Can the ‘Do-Nothing’ Congress Invest in Infrastructure?

Emily Foster
Can the ‘Do-Nothing’ Congress Invest in Infrastructure?

This year’s 113th Congress has been infamous for being unproductive, due to lackluster performance and extreme partisanship. While the House plans to adjourn for the year on December 13, members are trying to squeeze in their last bill proposals. One step towards wrapping up the year with at least some bipartisan progress would be to pass HR 3636.

Introduced to the House on December 3 by Rep. Earl Blumenauer (D-OR), the Update, Promote, and Develop America’s Transportation Essentials (UPDATE) Act would address the country’s dire necessity for infrastructure funding. Blumenauer says that “every credible independent report” indicates that the United States is not meeting the demands of our “stressed and decaying” infrastructure.

The American Society of Civil Engineers releases a report card every year, with letter grades for our country’s infrastructure system. This year, America’s overall GPA is a “D+.” The ASCE cites “structurally deficient bridges,” “aging locks” on inland waterways, and the fact that 32% of America’s roads are in “poor condition,” among the many reasons for such a poor grade. The ASCE estimates that the U.S. should invest “at least” $500 billion in our surface transportation system by 2020 in order to meet our basic economic and transportation needs. The ASCE also estimates that surface transportation in the country needs more than $2 trillion of investment in order to stay economically competitive.

The Congressional Budget Office estimates that after the end of Fiscal year 2014, annual General Fund transfers of about $15 billion would be necessary to maintain current Highway Trust Fund spending levels. In addition, the CBO also estimates that funding for “surface transportation projects where the federal benefit outweighs the cost,” will require allotting another $83 billion each year to the Highway Transit Trust Funds.

But with insufficient funding, this will most definitely be unattainable. This is why HR 3636 is so extremely important.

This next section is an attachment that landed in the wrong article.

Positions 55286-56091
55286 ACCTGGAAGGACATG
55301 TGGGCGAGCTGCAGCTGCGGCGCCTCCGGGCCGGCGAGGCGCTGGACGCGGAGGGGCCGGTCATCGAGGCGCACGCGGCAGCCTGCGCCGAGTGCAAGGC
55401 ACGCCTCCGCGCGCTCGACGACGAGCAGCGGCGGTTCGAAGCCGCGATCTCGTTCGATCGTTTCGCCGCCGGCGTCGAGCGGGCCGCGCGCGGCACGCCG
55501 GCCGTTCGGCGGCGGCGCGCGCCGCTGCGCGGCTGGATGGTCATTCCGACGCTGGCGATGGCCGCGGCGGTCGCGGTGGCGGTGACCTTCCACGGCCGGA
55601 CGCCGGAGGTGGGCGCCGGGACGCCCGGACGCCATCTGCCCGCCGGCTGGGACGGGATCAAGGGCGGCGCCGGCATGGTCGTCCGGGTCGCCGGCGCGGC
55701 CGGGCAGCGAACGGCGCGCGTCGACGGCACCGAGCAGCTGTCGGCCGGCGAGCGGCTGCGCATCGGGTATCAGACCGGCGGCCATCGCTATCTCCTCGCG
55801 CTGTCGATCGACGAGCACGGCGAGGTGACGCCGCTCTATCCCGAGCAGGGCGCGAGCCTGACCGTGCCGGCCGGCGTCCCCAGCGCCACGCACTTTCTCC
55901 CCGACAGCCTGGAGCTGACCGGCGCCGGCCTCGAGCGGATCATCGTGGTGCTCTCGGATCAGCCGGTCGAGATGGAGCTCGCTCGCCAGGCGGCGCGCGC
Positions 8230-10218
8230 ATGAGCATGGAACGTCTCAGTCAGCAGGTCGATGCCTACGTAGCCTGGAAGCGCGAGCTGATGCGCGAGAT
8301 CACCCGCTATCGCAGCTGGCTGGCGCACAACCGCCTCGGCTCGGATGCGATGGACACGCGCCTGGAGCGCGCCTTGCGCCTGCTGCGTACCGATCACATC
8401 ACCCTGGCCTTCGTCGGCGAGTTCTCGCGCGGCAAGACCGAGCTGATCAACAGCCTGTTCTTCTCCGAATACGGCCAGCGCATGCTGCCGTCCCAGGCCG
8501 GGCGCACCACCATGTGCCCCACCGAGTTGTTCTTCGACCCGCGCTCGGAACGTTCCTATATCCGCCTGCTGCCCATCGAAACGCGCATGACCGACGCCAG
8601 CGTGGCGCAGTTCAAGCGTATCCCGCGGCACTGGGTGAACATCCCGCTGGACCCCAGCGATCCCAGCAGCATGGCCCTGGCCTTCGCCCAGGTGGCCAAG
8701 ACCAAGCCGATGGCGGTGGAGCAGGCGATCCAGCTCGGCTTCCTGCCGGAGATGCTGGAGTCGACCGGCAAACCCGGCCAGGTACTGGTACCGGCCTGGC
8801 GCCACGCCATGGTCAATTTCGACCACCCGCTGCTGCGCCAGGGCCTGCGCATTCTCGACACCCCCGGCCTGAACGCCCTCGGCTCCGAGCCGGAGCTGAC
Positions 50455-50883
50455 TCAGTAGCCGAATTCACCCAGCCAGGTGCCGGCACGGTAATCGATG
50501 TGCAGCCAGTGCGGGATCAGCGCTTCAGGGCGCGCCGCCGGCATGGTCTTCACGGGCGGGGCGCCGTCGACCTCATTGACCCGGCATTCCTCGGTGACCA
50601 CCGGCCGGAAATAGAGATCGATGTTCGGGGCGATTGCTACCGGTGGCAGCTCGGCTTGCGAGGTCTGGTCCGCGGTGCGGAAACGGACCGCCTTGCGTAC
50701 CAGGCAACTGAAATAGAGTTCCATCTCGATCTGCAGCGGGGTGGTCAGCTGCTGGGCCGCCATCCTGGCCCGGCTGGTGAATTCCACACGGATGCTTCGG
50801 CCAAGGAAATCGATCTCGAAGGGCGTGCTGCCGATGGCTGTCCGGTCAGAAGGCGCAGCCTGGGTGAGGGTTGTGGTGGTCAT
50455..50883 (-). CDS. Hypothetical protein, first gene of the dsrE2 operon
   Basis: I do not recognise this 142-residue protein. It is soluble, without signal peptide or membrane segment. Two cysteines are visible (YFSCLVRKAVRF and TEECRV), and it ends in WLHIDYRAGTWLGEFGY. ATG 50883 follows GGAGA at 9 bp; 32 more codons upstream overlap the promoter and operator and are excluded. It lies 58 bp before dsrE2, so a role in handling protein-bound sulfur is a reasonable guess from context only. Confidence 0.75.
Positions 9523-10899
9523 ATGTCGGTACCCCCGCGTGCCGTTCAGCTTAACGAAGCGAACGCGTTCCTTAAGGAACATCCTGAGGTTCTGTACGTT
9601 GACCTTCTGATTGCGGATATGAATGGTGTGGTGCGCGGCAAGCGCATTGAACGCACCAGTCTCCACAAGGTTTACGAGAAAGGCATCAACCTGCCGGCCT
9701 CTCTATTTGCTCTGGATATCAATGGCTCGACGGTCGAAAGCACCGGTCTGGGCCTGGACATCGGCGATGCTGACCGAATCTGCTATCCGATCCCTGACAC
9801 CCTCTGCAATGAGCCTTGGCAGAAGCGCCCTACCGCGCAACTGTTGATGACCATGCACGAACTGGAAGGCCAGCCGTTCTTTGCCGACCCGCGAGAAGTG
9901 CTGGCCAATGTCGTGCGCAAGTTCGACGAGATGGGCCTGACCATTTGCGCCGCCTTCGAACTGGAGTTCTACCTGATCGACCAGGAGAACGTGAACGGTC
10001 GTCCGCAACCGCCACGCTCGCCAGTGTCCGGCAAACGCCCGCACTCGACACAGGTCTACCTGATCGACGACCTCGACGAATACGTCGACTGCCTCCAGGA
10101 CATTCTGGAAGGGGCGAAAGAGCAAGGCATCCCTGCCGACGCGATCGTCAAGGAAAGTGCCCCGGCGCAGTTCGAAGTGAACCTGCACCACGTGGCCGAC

Rep. Blumenauer’s bill directly addresses these problems and proposes one main solution: phasing in a 15 cent per gallon tax increase over the next three years on gasoline and diesel. According to Blumenauer, Congress “hasn’t dealt seriously” with the funding issue for 20 years.

Rep. Blumenauer describes how the gas tax used to be an “efficient road user fee,” but due to inflation and increased fuel efficiency, a relevant correlation between what road users pay and their benefits no longer exists. According to the Rep. Blumenauer, “the average motorist is paying about half as much per mile as they did in 1993.” The last time an increase was placed on the gas tax was in 1993 during the Clinton administration. The federal gas tax was raised by 4.3 cents (18.4 cents per gallon) as a part of the Omnibus Budget Reconciliation Act.

Rep. Blumenauer also believes that this is a bipartisan issue, and that increasing the gas tax should not be stalled by partisan conflict. The gas tax provides the funds Democrats want, with a fee which has historically been acceptable to Republicans. This includes President Ronald Reagan, who actually increased the gas tax by five cents per gallon in 1982.

HR 3636 has a long list of notable supporters. At a press conference on Wednesday, representatives of many noteworthy organizations gave statements supporting the bill and the Rep. Blumenauer’s efforts.

AAA supports the bill. Kathleen Bower, the organization’s Vice President of Public Affairs stated that the country “desperately needs additional funding for infrastructure,” and that there are “no better means than the fuel tax.”

Many supporters of the bill also note it will not only address the infrastructure problem, but that it will also boost the creation of desperately needed jobs. Terry O’Sullivan, the President of the Laborers’ International Union of North America stated that the bill would create jobs and opportunity for “tens of thousands of our nation’s workers and their families.”

Right now, there are more than 700,000 construction workers who are unemployed, and the bill would most definitely create jobs that would help boost the overall economic status of the country. O’Sullivan believes that the bill is a “responsible way to begin addressing the infrastructure crisis in our country.”

Additionally, supporters of the bill agree that it should not be a partisan issue. John Robert Smith, chair of Transportation for America, and the former Republican mayor of Meridian, MS, said that he believes the UPDATE act “takes the important step” of ensuring that American communities will have a “strong federal partner” as they invest in their future. He believes that the bill is something that both parties must agree on. Larry Willis of the AFL-CIO stated that the bill is “virtually what everyone agrees what must be done.”

Rep. Blumenauer believes that the tax has not been raised in 20 years  because it is unpopular, and that “everyone wants someone else to do it.” Blumenauer wrapped up the press conference saying that this bill is “not about a gas tax,” but rather about “paying for what we use and investing in the future.”

Members of the House should focus heavily on passing HR 3636 before December 13. With huge levels of support and extreme necessity, members need to look past party lines and pass a bill that most obviously benefits all Americans.

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